South Africa's worst-ever floods have killed more than 300 people, according to new reports on Wednesday night.
Heavy rains on the east coast devastated thousands of homes, roads and bridges in Durban, a major African port and epicentre of the disaster.
"The death toll from the floods in Kwazulu-Natal (KZN, east) stands at 306," a spokesman for the disaster management office told AFP. A previous report put the death toll at 259.
The heaviest rainfall recorded in more than 60 years in the region has left behind a desolate landscape.
"Bridges have collapsed. Roads collapsed. People have died. Our people are injured. This is a disaster of enormous proportions," said President Cyril Ramaphosa, who visited the bereaved families.
In a suburb of Durban, the head of state listened to a father talk about water rising in the middle of the night, the electricity being cut off and his four children asleep in another room whom he could not save.
Some southern African countries are regularly plagued by deadly storms during the November to April cyclone season. But South Africa is generally spared.
In parts of the metropolitan area where more than 3.5 million people live, landslides have left giant gaps in the ground. Houses clinging to the hillside are miraculously holding on to the edge of precipices created by the mudslides.
Rescue workers say the floods are 'a nightmare'
Local authorities said they are facing an influx of bodies in morgues. The search has been going on for several days by rescue workers who describe "a nightmare". Dozens of people are still missing and the army has been mobilized.
The rain continued to fall Wednesday afternoon and a flood alert was issued in the neighbouring Eastern Cape province.
In 2019, floods in the region had already killed 70 people and devastated several villages along the Indian Ocean. And in 1995, 140 people had been killed in bad weather, according to data recorded by AFP.
Nokuthula Ntantiso, a township resident, still has a roof over her head but she wonders how long it will last.
"Last night, I didn't sleep a wink, thinking that the house could collapse at any moment," says the call centre worker. The next morning, the 31-year-old went to work but had to turn back because a bridge had collapsed.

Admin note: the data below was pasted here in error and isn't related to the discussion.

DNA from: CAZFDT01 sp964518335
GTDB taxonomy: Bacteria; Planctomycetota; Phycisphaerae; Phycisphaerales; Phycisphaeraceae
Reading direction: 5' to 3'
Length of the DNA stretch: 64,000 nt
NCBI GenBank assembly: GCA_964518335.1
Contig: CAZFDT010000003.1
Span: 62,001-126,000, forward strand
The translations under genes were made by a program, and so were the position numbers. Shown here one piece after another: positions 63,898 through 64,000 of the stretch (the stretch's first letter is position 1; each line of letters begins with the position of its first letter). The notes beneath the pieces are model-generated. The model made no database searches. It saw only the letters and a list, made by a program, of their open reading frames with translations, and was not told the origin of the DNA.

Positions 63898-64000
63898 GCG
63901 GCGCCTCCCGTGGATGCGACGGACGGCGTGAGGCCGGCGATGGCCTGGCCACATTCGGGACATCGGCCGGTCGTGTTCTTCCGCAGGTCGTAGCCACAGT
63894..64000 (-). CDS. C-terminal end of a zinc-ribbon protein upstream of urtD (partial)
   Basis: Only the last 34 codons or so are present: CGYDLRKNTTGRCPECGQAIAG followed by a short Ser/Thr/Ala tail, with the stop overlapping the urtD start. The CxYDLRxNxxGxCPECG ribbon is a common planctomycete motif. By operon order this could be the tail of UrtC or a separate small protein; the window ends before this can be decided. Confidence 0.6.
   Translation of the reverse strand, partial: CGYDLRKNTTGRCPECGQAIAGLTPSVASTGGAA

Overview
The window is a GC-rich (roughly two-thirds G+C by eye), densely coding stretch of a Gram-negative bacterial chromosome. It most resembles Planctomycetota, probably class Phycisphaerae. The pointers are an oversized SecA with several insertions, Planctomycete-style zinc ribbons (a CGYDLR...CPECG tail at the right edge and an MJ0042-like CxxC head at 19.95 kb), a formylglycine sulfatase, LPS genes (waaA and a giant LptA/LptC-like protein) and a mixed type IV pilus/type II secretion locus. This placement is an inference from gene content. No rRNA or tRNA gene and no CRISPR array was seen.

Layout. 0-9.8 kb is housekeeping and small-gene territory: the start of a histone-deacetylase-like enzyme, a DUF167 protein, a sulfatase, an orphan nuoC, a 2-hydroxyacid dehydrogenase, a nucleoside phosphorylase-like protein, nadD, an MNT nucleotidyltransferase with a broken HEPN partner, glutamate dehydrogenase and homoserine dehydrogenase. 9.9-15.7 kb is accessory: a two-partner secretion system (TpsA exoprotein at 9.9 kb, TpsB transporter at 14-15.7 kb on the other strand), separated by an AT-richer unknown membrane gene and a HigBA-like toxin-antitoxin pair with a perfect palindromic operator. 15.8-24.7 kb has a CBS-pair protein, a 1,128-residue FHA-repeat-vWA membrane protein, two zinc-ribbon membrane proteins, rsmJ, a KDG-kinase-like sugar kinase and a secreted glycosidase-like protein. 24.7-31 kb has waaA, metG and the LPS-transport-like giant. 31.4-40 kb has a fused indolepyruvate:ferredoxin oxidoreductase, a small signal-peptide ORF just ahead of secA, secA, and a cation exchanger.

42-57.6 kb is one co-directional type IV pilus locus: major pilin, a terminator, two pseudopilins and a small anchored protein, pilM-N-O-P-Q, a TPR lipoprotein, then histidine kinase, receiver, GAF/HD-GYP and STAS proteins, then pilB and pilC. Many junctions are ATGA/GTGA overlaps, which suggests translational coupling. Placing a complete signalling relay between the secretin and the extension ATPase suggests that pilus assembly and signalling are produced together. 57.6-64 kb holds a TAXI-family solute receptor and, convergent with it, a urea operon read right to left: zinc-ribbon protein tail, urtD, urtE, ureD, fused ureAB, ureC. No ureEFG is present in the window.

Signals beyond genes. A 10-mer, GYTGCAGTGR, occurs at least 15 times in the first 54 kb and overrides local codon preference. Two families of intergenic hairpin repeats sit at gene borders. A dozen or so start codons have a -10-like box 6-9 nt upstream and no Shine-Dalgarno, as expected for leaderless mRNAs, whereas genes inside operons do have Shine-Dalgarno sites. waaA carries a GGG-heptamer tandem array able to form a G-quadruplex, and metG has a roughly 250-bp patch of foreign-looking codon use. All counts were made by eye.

The main roads are submerged beneath the murky water. Signs and traffic lights stick out of a thick layer of mud that only bulldozers have been able to start clearing.
A portion of the road has been washed away, leaving a gash as wide as a truck and huge metal containers were tossed onto the highway. There have also been reports of looting.
On the popular beaches of Durban, mountains of branches, bottles and garbage were washed up and port activity has been suspended in the city.
The impact of 'worsening climate change'
Most classrooms remained empty with at least 140 schools affected, according to local authorities.
The heavy rainfall also caused power cuts and disrupted water supplies. Rail links were suspended and residents were asked to stay home.
"In 48 hours, more than 450mm of water has fallen in some areas," Dipuo Tawana, a forecaster at the National Meteorological Institute, told AFP. Specialists compared the level of rainfall to that "normally associated with cyclones."
The forecasters warned of persistent rains and the risk of localized flooding in the coming days. The region has already seen massive destruction in July during an unprecedented wave of rioting and looting.
However, during a moment of respite during the day, residents began to clear the area.
The destruction is undoubtedly linked to "worsening climate change" with extreme events likely to recur, warned Mary Galvin, professor of development studies at the University of Johannesburg.